Whilst working on my Anima inspired sculptures I could not help but wonder about other artists in art history who, before Jung had identified the Archetypes, were motivated by similar unconscious drives. Personifications of the Anima in countless mediaeval Virgin Marys spring to mind, as do the images of Venus and other mythical females during the Renaissance, and later epochs. The dreamy ladies produced by the Pre-Raphaelites seemed to me to be fine examples, and one Victorian artist in particular caught my attention.
Jacques Joseph Tissot, a gifted French artist working in England, became enamoured of a strikingly beautiful young woman named Kathleen Newton, who became his model, mistress and muse. From being mainly a society painter his art tended towards domestic subjects, reflecting the "bliss" in which they lived, and usually depicting her, richly apparelled, in a variety of fashionable settings. When she died prematurely from tuberculosis, in his grief he sat for four days by her coffin and his painting thereafter was mainly of religious subjects.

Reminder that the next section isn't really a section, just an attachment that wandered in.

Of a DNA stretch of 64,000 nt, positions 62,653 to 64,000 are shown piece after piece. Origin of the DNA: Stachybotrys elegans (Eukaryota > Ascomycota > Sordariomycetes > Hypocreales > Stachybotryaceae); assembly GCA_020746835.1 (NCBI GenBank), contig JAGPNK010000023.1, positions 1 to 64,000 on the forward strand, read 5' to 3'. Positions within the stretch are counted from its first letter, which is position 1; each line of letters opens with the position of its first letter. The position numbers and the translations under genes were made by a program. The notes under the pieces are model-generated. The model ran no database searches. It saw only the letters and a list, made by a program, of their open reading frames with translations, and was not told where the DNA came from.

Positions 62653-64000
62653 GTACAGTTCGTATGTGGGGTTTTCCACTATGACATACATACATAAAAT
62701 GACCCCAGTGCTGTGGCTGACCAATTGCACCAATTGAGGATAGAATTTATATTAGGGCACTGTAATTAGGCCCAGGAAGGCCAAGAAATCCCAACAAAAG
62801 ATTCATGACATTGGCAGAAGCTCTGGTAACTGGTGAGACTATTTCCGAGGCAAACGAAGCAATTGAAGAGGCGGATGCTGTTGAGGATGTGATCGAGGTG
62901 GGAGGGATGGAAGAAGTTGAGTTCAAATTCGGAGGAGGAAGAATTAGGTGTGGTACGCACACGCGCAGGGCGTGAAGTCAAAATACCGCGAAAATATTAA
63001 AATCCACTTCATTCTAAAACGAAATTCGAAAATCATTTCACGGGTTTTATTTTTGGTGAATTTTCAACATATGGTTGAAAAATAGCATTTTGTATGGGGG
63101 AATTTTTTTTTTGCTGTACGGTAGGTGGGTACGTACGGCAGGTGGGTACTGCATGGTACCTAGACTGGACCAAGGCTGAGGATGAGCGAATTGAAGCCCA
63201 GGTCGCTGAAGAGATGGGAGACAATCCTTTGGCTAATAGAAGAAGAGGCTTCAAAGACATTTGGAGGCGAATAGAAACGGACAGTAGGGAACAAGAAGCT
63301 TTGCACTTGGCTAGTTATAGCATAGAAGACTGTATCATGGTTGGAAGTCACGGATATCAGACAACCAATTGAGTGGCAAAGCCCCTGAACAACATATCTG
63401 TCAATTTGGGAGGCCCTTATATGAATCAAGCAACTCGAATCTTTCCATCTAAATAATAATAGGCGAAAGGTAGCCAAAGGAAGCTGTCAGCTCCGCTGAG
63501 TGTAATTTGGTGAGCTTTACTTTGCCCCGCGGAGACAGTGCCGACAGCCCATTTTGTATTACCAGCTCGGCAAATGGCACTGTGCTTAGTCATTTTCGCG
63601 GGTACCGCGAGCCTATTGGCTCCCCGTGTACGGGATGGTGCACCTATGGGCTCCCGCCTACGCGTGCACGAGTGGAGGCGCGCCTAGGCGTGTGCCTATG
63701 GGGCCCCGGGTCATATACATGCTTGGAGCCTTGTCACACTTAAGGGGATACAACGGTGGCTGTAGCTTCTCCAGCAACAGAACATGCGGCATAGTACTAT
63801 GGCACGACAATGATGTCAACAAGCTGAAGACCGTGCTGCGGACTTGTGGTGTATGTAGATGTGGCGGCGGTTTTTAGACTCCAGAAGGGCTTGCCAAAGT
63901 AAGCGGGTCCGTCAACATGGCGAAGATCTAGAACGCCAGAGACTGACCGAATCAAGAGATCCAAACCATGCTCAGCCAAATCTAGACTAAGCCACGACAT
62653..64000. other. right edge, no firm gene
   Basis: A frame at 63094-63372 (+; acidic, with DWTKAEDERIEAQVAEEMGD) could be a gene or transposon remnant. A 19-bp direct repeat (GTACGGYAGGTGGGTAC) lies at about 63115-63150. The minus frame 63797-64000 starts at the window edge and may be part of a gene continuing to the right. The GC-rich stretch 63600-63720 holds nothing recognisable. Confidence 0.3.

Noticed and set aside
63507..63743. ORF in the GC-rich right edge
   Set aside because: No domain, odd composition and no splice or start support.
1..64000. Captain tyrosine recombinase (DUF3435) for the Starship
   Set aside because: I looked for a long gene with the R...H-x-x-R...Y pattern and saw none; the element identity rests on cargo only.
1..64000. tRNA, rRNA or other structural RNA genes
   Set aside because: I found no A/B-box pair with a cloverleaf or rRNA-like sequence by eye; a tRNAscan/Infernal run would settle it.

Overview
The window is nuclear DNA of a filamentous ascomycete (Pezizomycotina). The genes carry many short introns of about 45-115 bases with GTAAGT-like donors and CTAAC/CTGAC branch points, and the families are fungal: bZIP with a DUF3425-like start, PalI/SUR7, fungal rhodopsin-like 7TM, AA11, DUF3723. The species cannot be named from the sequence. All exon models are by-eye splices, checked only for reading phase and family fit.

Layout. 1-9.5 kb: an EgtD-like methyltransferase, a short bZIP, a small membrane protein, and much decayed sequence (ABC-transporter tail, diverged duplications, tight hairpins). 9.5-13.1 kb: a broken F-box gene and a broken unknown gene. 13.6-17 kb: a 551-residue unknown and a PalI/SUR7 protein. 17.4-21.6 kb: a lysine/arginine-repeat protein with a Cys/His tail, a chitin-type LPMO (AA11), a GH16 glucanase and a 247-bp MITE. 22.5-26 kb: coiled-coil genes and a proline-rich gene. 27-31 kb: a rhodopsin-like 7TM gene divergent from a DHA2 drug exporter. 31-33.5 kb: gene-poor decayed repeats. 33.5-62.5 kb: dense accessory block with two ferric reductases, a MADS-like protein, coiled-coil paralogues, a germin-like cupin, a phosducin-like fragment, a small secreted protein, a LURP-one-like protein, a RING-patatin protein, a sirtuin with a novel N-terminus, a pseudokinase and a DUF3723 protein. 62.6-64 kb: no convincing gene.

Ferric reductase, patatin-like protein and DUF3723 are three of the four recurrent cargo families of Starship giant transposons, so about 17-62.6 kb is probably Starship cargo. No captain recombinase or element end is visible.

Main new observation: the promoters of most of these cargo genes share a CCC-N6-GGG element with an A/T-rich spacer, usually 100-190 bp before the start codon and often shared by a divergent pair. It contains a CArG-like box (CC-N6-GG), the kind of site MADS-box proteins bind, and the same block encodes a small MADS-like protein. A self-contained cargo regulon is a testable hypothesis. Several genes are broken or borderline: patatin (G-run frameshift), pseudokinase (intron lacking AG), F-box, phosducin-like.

My sculpture "Dressing Table" I made as a tribute to his Anima obsession, showing his lover as she might have prepared herself for an outing.
All the detail for this piece I thoroughly researched as being appropriate for the 1870s, the time of their relationship. The study for the dressing table itself I made from a furniture catalogue of the period and the costume details from fashion sources.